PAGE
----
My company recruits in the fall, and I typically get to spend some time traveling to schools or meeting recruits in their senior years at top-notch east coast academic institutions. As part of the recruiting schtick, I tell them that I graduated from Duke with a mechanical engineering degree to illustrate that, at our company, we’re not really looking for people with any particular background in finance or energy, but instead we want people who are good with numbers and like to solve problems. Frequently, people will ask me how I enjoyed Duke or what I think of it. That’s a simple question with a complicated answer.
I’m a firm believer that, in the end, it’s the people who you go to school with (or work with — another part of my schtick) that ultimately shape your experience, and that at any sizable institution you’ll be able to find a niche and connect with people who share similar values and facilitate whatever personal growth you seek. Whether you’re at a 60,000 person state school looking to spend your evenings expanding the horizons of homemade wearable tech or at an Ivy hoping to spend weekends smoking pot and like, really finding yourself, man, you can find people to do it with, and you and they will determine the quality of your educational experience. Duke was certainly no exception, and my friends from Duke are some of the smartest, most self-aware, humble, and all around best people that I know.
However, my experience with the general culture and population of the university was different. While there were at least as many decent people minding their own business on campus, the group of students subscribing to the “work hard, play hard” ethos was the loudest and most visible subculture; although only ~35% of students at Duke are involved in Greek life*, the social structure revolved around the typically awful parties and events thrown in their “dormitory sections” (which is where the fraternities are housed, rather than in houses) or at the hilariously awful local club, Shooters II. It frequently seemed like the only options on a Friday night were to go into some dormitory common room with a sticky floor and cardboard covering the lights, with the sweet, bready smell of stale beer permeating the residence halls as people held boring conversations with red solo cups in the rooms of the section, or to venture out to Shooters and try to grind on a stranger (that stranger would of course end up doing much better than me on our econ test that Monday). Needless to say, this was not my jam.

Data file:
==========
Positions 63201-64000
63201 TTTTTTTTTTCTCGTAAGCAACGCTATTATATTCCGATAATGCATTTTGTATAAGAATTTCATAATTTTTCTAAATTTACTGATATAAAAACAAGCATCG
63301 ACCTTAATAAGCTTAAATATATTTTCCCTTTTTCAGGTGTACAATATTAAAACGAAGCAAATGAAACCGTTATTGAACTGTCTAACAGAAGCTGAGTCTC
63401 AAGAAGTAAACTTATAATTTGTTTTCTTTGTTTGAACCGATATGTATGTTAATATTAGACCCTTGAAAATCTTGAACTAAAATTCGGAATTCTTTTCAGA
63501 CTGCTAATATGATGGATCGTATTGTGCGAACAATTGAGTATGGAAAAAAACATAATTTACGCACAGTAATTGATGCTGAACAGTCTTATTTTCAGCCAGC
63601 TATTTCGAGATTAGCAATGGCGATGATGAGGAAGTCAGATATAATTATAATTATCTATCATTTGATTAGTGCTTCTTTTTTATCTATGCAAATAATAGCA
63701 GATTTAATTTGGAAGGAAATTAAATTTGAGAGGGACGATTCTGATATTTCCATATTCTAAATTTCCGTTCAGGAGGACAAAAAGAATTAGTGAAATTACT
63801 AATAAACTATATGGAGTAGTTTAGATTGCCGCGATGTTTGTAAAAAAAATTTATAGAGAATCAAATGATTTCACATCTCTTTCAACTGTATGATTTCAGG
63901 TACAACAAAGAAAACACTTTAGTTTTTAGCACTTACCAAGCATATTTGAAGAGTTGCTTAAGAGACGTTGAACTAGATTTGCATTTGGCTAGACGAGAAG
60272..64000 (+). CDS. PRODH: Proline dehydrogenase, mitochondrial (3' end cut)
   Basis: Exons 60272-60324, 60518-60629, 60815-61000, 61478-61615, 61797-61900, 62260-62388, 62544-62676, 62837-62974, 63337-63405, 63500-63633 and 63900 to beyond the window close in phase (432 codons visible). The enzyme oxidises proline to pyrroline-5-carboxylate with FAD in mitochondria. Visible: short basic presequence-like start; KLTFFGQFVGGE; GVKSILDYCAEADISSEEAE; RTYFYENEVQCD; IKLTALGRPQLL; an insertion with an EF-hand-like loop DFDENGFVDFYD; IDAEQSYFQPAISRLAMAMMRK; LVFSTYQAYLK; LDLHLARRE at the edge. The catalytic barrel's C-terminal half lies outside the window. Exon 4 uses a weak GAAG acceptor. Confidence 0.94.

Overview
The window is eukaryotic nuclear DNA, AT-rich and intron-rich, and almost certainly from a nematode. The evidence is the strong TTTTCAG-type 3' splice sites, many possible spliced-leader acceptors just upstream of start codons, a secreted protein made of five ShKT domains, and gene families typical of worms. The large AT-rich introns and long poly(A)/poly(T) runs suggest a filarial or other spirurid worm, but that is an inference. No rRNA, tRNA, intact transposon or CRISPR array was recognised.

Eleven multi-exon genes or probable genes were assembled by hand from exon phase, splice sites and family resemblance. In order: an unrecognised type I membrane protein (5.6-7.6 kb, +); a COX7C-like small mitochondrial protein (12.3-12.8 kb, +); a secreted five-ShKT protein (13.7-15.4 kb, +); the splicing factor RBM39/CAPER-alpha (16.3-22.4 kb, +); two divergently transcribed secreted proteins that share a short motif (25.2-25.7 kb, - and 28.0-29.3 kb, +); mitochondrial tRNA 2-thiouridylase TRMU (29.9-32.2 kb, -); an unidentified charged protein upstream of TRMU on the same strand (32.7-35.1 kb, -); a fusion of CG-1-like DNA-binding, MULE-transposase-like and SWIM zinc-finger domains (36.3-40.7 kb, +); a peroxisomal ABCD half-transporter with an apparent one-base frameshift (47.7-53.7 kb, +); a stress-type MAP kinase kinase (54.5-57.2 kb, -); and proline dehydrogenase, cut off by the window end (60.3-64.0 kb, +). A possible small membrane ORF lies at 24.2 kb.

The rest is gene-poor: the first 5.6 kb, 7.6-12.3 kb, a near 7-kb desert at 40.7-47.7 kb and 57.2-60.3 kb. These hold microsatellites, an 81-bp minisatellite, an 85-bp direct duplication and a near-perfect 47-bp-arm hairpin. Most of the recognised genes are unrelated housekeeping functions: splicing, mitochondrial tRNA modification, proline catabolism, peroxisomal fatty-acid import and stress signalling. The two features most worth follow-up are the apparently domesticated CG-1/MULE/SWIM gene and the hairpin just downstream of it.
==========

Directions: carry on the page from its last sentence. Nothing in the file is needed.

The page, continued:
The fact that I didn’t enjoy the particular social scene isn’t so much a reflection on Duke as it is a reflection on me; I’m relatively awkward, and I’m terrible at having a good time. What really soured my perception of the institution was the pervasive culture of elitism. Those section parties I mentioned earlier? They get cleaned up by the cleaning staff the next day, who before 8 AM have to come in and scrub the beer-covered walls and mop the floors and throw away the empty cases and cans of crappy beer that a bunch of thankless 20 year olds sleeping off their revelry from the night before left for them to deal with. This sort of elitism isn’t limited to the selfish acts of a few kids, it’s widespread in the institution. The Great Coach K actually gave a speech before a game against UNC that can be summed up as, “You’re better than people because you go to Duke.” Not, “Our basketball team is going to win,” or even, “Our basketball team is better than other basketball teams,” but “Other people are inferior to you.” Who says that — and more to the point, who cheers for it? Duke students do.